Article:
This week the FTSE will go through its first review in the post-Brexit period, while ARM Holdings shareholders will vote on the lucrative offer from SoftBank, announced less than a month after the UK voted to leave the European Union.
Tuesday 30 August
- ARM Holdings shareholder meeting
Shareholders will vote to approve the acquisition of the Cambridge-based computer chip designer by Japan’s SoftBank. It has offered 1700p – a 43 per cent premium. The deal was 25 per cent cheaper in yen terms than it would have been a year ago due to sterling weakness in the aftermath of Brexit.
Wednesday 31 August
- FTSE UK Index Series Quarterly Review
- GfK UK Consumer Confidence – August
IHS Global Insights predicts consumer confidence improving from July, when it plunged following the initial shock of Brexit. “It is also very possible that confidence benefited in August from a feel good factor coming from the good weather and from Team GB’s strong performance in the Rio Olympics,” its chief UK and European economist Howard Archer says. However, in the coming months he predicts rising inflation and stagnant wage growth will take its toll.
- Chesnara (Q2 results)
Investment research analyst at The Share Centre, Ian Forrest, says the market will focus on the company’s Solvency II ratio and whether it’’s been impacted by Breixt.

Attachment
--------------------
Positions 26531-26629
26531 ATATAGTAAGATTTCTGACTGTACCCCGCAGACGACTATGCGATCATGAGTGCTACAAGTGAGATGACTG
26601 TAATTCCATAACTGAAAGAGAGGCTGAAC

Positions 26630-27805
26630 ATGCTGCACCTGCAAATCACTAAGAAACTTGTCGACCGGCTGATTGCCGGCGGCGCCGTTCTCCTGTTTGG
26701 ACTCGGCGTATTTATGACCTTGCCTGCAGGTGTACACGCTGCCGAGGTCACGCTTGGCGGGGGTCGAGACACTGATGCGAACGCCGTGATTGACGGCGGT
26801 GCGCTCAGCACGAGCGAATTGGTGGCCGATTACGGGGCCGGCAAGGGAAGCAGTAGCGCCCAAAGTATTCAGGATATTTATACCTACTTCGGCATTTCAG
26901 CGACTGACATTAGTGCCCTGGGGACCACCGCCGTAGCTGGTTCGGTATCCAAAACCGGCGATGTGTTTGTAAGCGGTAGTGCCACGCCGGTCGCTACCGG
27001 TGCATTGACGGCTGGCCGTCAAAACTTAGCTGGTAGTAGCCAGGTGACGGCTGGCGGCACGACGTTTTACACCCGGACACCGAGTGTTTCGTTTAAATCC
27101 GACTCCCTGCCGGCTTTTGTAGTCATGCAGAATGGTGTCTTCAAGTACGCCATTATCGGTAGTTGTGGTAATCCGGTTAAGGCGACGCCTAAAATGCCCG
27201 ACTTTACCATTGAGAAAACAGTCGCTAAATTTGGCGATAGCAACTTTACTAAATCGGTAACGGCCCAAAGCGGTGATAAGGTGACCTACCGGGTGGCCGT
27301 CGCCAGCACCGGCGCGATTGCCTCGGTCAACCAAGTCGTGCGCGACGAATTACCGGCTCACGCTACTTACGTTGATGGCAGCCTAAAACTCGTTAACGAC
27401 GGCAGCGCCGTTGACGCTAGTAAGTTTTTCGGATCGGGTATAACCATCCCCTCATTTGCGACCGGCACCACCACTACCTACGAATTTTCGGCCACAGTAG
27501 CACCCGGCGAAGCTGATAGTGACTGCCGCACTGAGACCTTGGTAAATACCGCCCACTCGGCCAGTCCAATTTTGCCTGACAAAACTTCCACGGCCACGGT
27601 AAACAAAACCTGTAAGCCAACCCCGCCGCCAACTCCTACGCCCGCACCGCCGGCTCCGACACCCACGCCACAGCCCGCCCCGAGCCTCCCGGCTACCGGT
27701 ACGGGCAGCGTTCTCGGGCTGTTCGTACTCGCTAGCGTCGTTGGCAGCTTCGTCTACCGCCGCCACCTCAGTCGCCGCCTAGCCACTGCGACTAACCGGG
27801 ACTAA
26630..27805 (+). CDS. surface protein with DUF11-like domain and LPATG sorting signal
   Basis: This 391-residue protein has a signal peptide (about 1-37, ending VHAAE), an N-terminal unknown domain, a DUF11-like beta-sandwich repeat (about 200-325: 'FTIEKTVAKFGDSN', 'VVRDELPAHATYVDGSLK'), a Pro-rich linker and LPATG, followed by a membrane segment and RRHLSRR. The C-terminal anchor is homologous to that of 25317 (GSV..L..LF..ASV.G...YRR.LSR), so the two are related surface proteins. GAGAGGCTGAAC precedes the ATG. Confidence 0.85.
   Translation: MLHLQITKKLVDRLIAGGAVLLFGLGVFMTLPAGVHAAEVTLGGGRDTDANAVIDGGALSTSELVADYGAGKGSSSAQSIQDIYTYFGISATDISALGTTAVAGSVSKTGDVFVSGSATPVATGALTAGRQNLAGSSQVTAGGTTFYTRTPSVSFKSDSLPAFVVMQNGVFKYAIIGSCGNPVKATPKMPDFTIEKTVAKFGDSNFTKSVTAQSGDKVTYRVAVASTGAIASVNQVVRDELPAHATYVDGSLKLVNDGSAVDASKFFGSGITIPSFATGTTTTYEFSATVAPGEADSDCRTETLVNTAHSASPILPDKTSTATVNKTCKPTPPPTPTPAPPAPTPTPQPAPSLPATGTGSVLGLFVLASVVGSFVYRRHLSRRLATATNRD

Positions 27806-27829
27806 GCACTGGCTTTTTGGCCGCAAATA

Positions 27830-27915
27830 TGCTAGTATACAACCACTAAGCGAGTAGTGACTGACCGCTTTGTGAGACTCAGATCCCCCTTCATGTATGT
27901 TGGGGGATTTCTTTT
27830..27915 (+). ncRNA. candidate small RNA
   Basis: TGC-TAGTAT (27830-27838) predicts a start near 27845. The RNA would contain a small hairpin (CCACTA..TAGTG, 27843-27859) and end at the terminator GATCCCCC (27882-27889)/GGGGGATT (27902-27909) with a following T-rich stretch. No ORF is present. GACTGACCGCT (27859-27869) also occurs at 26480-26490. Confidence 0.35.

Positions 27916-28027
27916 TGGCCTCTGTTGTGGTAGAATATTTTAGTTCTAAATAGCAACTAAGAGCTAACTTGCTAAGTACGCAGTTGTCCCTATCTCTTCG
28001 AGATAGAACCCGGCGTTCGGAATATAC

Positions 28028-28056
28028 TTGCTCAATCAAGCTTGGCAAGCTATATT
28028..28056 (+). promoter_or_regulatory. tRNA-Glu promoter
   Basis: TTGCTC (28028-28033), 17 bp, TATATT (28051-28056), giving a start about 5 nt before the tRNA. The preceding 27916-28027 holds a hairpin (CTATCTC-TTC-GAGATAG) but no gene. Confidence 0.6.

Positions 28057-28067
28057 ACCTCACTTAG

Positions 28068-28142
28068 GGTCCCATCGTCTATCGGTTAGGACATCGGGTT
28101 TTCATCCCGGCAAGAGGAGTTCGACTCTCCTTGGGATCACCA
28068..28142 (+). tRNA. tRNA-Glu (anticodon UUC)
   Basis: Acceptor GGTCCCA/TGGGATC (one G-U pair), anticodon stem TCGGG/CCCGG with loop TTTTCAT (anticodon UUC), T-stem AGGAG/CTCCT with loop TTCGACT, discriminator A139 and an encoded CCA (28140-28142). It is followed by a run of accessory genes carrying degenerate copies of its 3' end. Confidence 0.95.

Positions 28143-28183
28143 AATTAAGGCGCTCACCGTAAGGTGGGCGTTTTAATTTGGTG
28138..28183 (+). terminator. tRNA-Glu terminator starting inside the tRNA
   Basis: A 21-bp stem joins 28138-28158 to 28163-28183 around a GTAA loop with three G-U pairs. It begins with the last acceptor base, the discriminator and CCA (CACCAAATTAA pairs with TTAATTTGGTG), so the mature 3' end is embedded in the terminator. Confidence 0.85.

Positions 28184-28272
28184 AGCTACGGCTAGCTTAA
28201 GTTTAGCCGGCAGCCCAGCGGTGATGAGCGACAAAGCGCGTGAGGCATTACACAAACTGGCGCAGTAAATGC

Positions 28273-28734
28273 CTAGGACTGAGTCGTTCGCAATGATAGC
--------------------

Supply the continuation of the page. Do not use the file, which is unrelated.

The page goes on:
“So far investors do not seem too concerned since the shares have risen above pre-Brexit levels.”
Pre-tax profits rose strongly during 2015, and Forrest says investors will be keeping an eye on whether this momentum continues.
- PPHE Hotel (interim results)
Thursday 1 September
- UK Manufacturing Purchasing Managers Index
The index tracking UK manufacturing fell to 48.2 in July, its lowest reading in over three years. This month’s data will reveal whether that was an initial shock reaction to the referendum result.
IHS Global Insights predicts that it will move to 49.8, representing flat activity. “We suspect manufacturing activity to have been helped in August by the recent substantial drop in the pound supporting a marked pick-up in export orders, thereby compensating for likely muted domestic demand.”
Friday 2 September
- UK Construction Purchasing Managers’ Index
IHS Global Insights predicts this to edge up to 46.5 in August after falling to 45.9 in July. Archer says Brexit could weight significantly on construction activity if clients are reluctant to commit to new projects, particularly in the commercial real estate sector.
Archer adds that construction companies will be keeping an eye on the Autumn Statement. “The construction sector will be hoping that the new government under Theresa May sees increased spending on infrastructure in as a way of boosting the economy in the face of Brexit uncertainties, and also magnifies its attempts to boost housebuilding.”
- US jobs report, August – US Bureau of Labor Statistics
Last month, US non-farm payrolls rose by an impressive 255,000, far exceeding expectations. In the last six months, 1.1m jobs have been added and if this trend continues it could lend support to a Fed rate hike.